With the City Rail Link tunnelling now complete the major civil works at the Te Waihorotiu station will soon be completed and some of the focus can shift to the above-ground works.

Earlier this week Auckland Council and Auckland Transport confirmed that early next year, work will start on the planned improvements to Victoria and Wellesley Streets, which are “a pivotal part of the city centre’s midtown regeneration programme“.

Both Wellesley and Victoria Streets were once dense traffic routes carrying four lanes of cars, trucks and buses, with cyclists daring to weave a path along the fringes and pedestrians competing with e-scooters for a sliver of pavement on either side.

That is all changing – for the better.

In 2021 Auckland Transport buses were moved from Victoria Street across to Wellesley Street. That helped Aucklanders picture the future of Wellesley Street as midtown’s dedicated east-west bus corridor between Albert and Queen Streets. It also enabled a pedestrian-prioritised Victoria Street – Te Hā Noa – to proceed.

The aim is to achieve a system, a form of urban symbiosis, for these two historic east-west streets, as both will have portals into and out of Te Waihorotiu Station (Aotea).

Victoria Street is set to become a tree-lined, pedestrian-prioritised street with the delivery of Te Hā Noa. The design of the street will provide one lane of vehicles in each direction, connected laneways, wide footpaths with places to sit and spend time, street furniture, public art and a protected cycleway.

Construction will start on the midtown part of Te Hā Noa in Victoria Street in early 2023. Stage One of the Wellesley Street Bus Improvements project, turning the section between Albert and Queen Street into a bus corridor first, will begin in late 2023.

When Te Waihorotiu Station (Aotea), Wellesley Street bus corridor and Te Hā Noa are operational, another page will turn on the Auckland Council group’s delivery of the City Centre Masterplan vision – to create a more welcoming, greener and vibrant city centre, with people-friendly streets and a well-connected world-class public transport system.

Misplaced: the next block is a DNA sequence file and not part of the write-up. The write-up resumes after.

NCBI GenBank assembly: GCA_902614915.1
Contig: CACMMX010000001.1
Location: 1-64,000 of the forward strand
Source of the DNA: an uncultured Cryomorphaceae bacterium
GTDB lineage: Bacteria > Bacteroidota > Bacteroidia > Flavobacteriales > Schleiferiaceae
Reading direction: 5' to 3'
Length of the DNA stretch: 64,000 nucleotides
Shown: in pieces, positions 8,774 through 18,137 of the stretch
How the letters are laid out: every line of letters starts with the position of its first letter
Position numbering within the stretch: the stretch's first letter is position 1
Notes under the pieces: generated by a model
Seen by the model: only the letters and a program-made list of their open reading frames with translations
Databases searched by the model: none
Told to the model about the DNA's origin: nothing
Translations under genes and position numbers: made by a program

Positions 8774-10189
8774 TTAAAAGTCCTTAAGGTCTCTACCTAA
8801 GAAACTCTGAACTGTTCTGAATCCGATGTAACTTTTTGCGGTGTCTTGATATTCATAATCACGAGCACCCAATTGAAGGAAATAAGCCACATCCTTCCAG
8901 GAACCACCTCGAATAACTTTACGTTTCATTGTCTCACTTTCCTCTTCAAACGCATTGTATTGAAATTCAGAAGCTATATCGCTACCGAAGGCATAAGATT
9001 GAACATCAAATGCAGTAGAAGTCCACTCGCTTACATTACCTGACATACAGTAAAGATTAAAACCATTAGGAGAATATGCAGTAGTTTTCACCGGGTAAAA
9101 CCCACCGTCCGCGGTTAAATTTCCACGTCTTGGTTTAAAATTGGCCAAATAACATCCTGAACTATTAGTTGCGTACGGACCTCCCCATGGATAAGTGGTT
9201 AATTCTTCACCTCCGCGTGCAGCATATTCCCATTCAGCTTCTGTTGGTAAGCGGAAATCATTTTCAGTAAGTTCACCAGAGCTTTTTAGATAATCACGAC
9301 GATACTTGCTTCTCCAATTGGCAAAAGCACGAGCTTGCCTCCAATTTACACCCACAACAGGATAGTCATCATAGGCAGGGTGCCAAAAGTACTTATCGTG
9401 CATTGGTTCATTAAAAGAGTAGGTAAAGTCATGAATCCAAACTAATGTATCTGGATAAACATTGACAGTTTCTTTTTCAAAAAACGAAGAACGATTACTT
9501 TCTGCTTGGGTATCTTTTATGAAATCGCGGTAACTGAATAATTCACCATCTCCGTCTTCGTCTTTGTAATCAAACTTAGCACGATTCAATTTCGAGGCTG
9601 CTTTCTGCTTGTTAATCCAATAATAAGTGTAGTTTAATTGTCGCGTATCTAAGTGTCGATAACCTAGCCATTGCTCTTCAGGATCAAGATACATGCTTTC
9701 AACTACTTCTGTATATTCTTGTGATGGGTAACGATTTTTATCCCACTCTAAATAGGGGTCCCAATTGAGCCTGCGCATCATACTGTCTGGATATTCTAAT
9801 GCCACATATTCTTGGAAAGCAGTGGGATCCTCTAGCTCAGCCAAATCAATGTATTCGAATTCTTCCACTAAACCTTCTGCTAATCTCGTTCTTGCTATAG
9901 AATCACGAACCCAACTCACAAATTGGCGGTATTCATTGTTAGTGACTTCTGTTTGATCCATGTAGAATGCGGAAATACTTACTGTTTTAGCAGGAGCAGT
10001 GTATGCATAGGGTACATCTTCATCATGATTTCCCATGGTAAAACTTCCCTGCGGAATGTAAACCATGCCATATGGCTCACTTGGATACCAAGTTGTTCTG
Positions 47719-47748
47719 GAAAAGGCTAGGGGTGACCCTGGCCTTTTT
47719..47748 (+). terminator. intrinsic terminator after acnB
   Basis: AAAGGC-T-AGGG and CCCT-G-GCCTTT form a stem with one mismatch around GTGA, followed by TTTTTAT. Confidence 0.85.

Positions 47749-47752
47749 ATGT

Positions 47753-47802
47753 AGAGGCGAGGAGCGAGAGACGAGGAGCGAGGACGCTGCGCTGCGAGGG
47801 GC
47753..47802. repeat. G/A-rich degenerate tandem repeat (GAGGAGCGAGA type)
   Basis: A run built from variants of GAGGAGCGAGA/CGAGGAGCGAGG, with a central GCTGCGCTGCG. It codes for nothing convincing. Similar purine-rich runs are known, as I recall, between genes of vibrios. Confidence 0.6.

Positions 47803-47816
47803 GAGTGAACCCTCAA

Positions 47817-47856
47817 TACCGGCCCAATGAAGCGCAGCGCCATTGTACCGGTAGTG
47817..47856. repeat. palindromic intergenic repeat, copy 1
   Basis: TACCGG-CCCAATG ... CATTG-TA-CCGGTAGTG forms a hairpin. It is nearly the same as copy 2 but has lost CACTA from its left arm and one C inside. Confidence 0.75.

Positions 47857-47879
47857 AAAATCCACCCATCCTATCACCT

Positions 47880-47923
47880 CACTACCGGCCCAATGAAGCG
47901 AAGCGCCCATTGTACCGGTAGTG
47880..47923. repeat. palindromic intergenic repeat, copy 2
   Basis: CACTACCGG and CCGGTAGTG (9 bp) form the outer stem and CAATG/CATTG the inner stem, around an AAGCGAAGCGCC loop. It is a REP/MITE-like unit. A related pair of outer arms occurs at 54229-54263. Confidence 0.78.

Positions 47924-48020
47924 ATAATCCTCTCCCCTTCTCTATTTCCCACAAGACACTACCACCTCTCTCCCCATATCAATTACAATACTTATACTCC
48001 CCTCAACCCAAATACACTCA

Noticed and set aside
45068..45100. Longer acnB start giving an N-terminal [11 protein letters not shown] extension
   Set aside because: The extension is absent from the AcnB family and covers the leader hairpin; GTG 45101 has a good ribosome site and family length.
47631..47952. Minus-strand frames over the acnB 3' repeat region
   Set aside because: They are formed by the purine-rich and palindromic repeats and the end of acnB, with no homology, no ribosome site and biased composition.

Te Hā Noa is what was previously known as the Victoria St Linear Park and something we had to fight hard to retain.

The opportunity to build the Linear Park was almost lost a few years ago after Auckland Transport ignored the CCMP as well as their strategic plans and business cases by proposing to use Victoria St to funnel buses through the city, an option that had a negative benefit cost ratio. Thankfully following public feedback they eventually gave up on the idea.

And now the fist section, between Albert St and Queen St, will start construction early and be followed by the Queen St to Kitchener St section. The design was consulted on late last year and will see public space along the corridor expanded, with 20 native trees and a cycleway added.

I’m really looking forward to getting off a train at Te Waihorotiu, strolling out of the station and straight onto Te Hā Noa

It would be even better if we could get the Albert Park tunnels reopened along with an entrance on Victoria St like the City Centre Masterplan suggested.

On Wellesley St the plan is to make the section between Albert and Queen St bus only, this will enable footpaths to be widened, bus tops improved and a better pedestrian crossing between Bledisloe Lane and Elliott St.

One aspect of this I’m quite looking forward to is that it should help improve the experience for those wanting to transfer between trains and buses to/from the North Shore.


While we’re on the City Centre, the council say that later this month we’ll see the final result of the improvements to Queen St, starting with the section between Aotea Square and The Civic. Some of the final touches will be a “wayfinding system with safety cues layered into the experience”

Safety cues include wayfinding patterns, placement of planting, textural changes and signage. The elements will work together to guide slow riders safely along the path while providing a buffer of protection for shoppers and others who walk along the footpath and cross the street.

The first of the wayfinding patterns will be applied to the path this week in zone 5, developed with Ngāti Whātua Ōrākei mana whenua design studio, Kaunuku.

Jenny Larking, Head of City Centre Programmes at Auckland Council, explains the role of the wayfinding patterns that Aucklanders will see outside The Civic.

“The approach is twofold: the system of ground markings along our new Waihorotiu path carries cultural expression of the Waihorotiu valley narrative, developed by the project’s mana whenua partners, and also safety measures for effective operation of the path.